Enabling Industry Collaboration to Address Critical ATE Challenges

Enabling Industry Collaboration to Address Critical ATE Challenges

By Paul Trio, SEMI

Growing Demands, Constraints Continue

For many years, the ATE industry has been challenged with controlling the cost of both production and development test by implementing innovative approaches and employing clever strategies (e.g., multi-site test implementation, DFT, etc.) to make “ends” meet, so to speak.  This predicament has been a perpetual struggle, but the industry manages to soldier on. However, the demands for next-generation technology continues to introduce new challenges to the ATE realm. For example, shorter production ramp-up and higher yields result in the increasing demand for test data and information in real-time. Not only is there a need for more data quickly, but also for better test data quality. Adding to the complexity is that existing formats are typically slow/limited or even proprietary. As a result, the equipment manufacturers are burdened with supporting multiple proprietary data transport and communications systems.  This requires the use of valuable engineering resources to develop and maintain these multiple proprietary systems, whereas a single standard system would open up resources to develop new ATE features and products.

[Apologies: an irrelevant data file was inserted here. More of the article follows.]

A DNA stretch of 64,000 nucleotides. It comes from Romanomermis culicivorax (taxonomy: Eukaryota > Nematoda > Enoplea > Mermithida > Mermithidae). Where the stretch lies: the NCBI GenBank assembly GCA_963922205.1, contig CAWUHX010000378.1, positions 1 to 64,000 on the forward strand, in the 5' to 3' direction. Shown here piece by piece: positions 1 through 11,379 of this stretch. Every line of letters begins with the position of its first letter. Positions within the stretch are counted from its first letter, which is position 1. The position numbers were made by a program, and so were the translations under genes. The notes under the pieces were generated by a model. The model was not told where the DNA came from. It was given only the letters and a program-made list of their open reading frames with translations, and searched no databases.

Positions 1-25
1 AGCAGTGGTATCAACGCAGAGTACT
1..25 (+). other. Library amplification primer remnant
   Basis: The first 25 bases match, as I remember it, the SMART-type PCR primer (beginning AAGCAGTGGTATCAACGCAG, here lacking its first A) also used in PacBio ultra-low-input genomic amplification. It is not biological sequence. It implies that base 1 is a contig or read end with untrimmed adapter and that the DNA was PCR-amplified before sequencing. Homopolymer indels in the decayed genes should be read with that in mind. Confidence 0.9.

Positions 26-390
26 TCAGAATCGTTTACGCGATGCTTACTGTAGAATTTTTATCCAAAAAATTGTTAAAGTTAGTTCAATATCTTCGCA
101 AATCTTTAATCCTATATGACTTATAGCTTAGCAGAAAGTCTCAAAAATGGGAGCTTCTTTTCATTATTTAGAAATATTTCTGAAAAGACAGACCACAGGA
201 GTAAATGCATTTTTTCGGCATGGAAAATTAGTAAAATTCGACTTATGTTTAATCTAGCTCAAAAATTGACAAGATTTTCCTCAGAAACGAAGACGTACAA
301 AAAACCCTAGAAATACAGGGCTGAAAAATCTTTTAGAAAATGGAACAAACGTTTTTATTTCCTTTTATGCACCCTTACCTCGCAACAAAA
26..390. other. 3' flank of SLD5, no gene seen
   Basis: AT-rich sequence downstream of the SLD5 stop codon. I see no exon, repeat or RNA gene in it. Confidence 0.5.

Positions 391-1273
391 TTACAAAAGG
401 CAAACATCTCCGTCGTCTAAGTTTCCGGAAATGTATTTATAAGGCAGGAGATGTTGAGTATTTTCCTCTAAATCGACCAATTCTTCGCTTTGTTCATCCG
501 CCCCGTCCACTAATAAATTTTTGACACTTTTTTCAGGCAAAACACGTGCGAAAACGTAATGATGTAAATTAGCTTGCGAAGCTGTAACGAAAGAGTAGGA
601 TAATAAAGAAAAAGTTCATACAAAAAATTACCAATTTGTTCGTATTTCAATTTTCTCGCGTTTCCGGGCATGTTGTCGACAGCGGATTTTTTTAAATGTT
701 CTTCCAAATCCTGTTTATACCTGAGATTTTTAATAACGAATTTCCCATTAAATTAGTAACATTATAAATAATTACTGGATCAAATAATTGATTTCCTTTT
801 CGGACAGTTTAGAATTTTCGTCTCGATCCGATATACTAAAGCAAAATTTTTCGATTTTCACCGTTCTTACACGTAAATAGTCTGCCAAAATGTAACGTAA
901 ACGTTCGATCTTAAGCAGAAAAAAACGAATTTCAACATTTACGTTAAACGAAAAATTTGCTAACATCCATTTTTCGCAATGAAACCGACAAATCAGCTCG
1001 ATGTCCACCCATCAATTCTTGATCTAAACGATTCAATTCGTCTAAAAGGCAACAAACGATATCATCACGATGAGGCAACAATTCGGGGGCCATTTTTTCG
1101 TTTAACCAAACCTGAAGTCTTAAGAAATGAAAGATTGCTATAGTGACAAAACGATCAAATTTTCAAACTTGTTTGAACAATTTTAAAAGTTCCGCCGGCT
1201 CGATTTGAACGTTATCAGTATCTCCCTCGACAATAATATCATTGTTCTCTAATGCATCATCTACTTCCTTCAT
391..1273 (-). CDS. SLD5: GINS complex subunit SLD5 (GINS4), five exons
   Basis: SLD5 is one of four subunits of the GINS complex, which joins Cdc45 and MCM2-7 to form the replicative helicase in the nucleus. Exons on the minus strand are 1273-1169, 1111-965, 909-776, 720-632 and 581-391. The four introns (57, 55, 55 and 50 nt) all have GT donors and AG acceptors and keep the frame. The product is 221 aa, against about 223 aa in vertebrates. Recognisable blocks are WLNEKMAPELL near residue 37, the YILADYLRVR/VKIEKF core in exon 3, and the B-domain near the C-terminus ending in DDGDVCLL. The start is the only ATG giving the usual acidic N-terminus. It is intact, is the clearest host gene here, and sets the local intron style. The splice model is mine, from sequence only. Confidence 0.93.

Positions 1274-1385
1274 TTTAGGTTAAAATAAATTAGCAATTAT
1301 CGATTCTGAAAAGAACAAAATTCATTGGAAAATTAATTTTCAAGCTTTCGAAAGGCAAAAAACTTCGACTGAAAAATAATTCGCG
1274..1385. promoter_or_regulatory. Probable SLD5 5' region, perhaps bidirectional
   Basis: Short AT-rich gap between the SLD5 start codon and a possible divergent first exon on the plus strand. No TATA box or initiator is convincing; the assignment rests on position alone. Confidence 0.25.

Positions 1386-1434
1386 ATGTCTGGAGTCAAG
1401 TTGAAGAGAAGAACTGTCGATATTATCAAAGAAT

ATE Industry Alliance

These ATE industry problems are being addressed by CAST – Collaborative Alliance for Semiconductor Test – a SEMI Technology Community. SEMI-CAST provides a forum that fosters discussion and aligns stakeholders on industry-critical issues. CAST was formed in 2008 by semiconductor device makers and test industry suppliers to engage in and resolve common industry issues related to higher test equipment utilization, lower costs, and greater return on investment. Its charter includes fostering pre-competitive collaboration as well as developing and promoting standards that enable industry productivity improvements.